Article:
Washington State Announces Effort To Take Climate Fight Into Its Own Hands


Washington Gov. Jay Inslee giving the State of the State address

Even as a climate change stalemate persists in Washington, D.C., the other Washington is embarking on a broad-based effort to reduce carbon pollution and expand the use of clean energy.

On Tuesday, Washington Gov. Jay Inslee signed an executive order that creates a task force on reducing carbon emissions and directs it to design a “cap-and-market” program to meet emission goals. That program would set firm limits on carbon emissions and binding requirements to meet the limits.

Inslee’s directive also orders state agencies to concentrate in five other areas: reducing and eventually eliminating the use of coal to produce electric power; developing and promoting the use of clean transportation and transportation fuels; spurring the development and use of renewable energy; developing a “smart building program” to increase energy efficiency in public and private buildings; and cutting the state government’s own carbon footprint.

“This is the right time to act, the right place to act, and we are the right people to act,” Inslee said in announcing the executive order. Most elements of the plan will require legislative approval or funding.

Six years ago the Washington legislature set a timeline for cutting greenhouse gas emissions in the near, mid, and long term, but the state is not on track to meet those reduction goals without changes in policies, according to a consultant retained by a state climate workgroup.

The carbon reduction roadmap outlined Tuesday comes six months after Inslee and the governors of Oregon and California and the premier of British Columbia pledged to work together in a “far-reaching strategic alignment to combat climate change and promote clean energy.” That non-binding agreement called on Washington and Oregon to develop carbon pricing programs, as California already has, to implement clean fuel standards and to promote clean energy and energy efficiency.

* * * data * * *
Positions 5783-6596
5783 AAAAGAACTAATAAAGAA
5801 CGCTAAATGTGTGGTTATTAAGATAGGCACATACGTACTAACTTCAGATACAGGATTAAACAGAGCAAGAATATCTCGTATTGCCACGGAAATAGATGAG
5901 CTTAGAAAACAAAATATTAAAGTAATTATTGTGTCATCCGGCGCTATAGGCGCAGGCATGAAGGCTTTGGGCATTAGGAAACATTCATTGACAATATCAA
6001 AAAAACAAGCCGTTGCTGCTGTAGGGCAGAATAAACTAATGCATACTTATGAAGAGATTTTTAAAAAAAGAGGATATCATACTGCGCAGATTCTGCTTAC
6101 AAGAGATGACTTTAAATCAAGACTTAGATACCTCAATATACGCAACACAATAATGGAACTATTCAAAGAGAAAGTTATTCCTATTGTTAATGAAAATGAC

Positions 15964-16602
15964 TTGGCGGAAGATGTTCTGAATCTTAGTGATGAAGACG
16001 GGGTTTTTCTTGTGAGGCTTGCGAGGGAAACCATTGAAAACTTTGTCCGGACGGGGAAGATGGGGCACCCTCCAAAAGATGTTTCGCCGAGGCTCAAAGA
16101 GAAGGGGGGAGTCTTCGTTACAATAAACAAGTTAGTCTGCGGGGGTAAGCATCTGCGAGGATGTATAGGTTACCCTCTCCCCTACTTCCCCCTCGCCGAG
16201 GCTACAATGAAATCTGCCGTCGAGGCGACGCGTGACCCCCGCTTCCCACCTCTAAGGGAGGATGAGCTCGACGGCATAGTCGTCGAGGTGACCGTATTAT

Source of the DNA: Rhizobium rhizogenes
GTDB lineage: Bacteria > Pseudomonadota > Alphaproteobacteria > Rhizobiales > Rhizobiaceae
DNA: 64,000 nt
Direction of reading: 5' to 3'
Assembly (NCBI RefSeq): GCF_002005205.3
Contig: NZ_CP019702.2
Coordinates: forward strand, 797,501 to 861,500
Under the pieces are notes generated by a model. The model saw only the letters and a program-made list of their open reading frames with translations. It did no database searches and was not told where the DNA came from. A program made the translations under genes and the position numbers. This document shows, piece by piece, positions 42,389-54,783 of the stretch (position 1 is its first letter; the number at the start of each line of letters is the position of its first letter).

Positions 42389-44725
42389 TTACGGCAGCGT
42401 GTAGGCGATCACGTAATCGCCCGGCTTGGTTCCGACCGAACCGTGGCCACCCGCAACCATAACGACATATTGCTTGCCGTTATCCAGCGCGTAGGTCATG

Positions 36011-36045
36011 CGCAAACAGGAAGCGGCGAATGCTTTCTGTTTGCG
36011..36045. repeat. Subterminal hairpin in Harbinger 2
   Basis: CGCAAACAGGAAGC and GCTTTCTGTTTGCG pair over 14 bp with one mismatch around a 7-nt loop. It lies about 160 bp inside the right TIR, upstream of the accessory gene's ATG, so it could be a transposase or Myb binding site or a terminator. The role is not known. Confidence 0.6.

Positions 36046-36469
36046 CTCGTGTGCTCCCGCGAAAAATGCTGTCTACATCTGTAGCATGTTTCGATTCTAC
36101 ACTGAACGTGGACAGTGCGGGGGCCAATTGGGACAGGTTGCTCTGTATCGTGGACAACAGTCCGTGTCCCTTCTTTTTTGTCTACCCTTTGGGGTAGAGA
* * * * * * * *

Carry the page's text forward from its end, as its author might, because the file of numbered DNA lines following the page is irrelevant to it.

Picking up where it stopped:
Elsewhere in the northwest, Oregon Gov. John Kitzhaber is also taking strong stands against climate change. In an April 19 keynote address to the Oregon League of Conservation Voters, Kitzhaber said “it is time to once and for all to say no to coal exports from the Pacific Northwest.”

Oregon is home to one of three proposed coal export terminals in the Pacific Northwest that would allow for coal producers in the Powder River Basin of Wyoming and Montana to ship coal to Asia. Those plans have spurred a broad-based opposition movement stretching from the northern Plains to the coast and including environmental activists, Native American tribes and ranchers.

Kitzhaber said he expects a state agency to reach a final decision on the proposed port on the Columbia River in Oregon by the end of May.

But the governor said he would “do all that I can within the context of existing Oregon law to ensure that we do not commit ourselves to a coal-dependent future….The future for Oregon and the West Coast does not lie in 19th century energy sources.”